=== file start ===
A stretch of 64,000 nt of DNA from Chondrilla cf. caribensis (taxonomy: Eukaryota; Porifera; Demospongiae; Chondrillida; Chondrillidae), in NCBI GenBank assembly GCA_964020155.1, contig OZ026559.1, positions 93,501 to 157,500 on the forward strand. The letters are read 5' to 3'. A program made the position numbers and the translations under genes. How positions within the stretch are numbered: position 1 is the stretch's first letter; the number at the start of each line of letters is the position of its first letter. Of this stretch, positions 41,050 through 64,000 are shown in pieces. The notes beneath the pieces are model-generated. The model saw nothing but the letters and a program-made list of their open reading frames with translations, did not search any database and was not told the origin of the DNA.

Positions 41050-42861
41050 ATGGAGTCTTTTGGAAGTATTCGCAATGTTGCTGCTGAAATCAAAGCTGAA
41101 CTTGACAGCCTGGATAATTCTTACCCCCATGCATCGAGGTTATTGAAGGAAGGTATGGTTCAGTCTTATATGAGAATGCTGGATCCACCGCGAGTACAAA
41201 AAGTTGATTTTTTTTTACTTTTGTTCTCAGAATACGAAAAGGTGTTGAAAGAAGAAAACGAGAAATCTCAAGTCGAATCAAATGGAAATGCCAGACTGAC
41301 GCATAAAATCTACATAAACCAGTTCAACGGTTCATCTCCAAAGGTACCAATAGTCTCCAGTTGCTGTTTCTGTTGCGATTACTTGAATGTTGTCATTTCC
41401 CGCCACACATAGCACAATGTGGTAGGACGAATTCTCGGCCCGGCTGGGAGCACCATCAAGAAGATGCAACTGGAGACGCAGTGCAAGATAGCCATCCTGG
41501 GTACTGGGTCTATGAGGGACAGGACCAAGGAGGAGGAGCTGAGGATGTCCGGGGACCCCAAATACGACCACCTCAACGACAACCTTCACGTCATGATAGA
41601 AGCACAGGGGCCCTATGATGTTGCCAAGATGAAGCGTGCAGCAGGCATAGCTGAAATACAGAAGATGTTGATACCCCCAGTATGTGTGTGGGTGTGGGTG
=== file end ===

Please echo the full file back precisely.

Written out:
A stretch of 64,000 nt of DNA from Chondrilla cf. caribensis (taxonomy: Eukaryota; Porifera; Demospongiae; Chondrillida; Chondrillidae), in NCBI GenBank assembly GCA_964020155.1, contig OZ026559.1, positions 93,501 to 157,500 on the forward strand. The letters are read 5' to 3'. A program made the position numbers and the translations under genes. How positions within the stretch are numbered: position 1 is the stretch's first letter; the number at the start of each line of letters is the position of its first letter. Of this stretch, positions 41,050 through 64,000 are shown in pieces. The notes beneath the pieces are model-generated. The model saw nothing but the letters and a program-made list of their open reading frames with translations, did not search any database and was not told the origin of the DNA.

Positions 41050-42861
41050 ATGGAGTCTTTTGGAAGTATTCGCAATGTTGCTGCTGAAATCAAAGCTGAA
41101 CTTGACAGCCTGGATAATTCTTACCCCCATGCATCGAGGTTATTGAAGGAAGGTATGGTTCAGTCTTATATGAGAATGCTGGATCCACCGCGAGTACAAA
41201 AAGTTGATTTTTTTTTACTTTTGTTCTCAGAATACGAAAAGGTGTTGAAAGAAGAAAACGAGAAATCTCAAGTCGAATCAAATGGAAATGCCAGACTGAC
41301 GCATAAAATCTACATAAACCAGTTCAACGGTTCATCTCCAAAGGTACCAATAGTCTCCAGTTGCTGTTTCTGTTGCGATTACTTGAATGTTGTCATTTCC
41401 CGCCACACATAGCACAATGTGGTAGGACGAATTCTCGGCCCGGCTGGGAGCACCATCAAGAAGATGCAACTGGAGACGCAGTGCAAGATAGCCATCCTGG
41501 GTACTGGGTCTATGAGGGACAGGACCAAGGAGGAGGAGCTGAGGATGTCCGGGGACCCCAAATACGACCACCTCAACGACAACCTTCACGTCATGATAGA
41601 AGCACAGGGGCCCTATGATGTTGCCAAGATGAAGCGTGCAGCAGGCATAGCTGAAATACAGAAGATGTTGATACCCCCAGTATGTGTGTGGGTGTGGGTG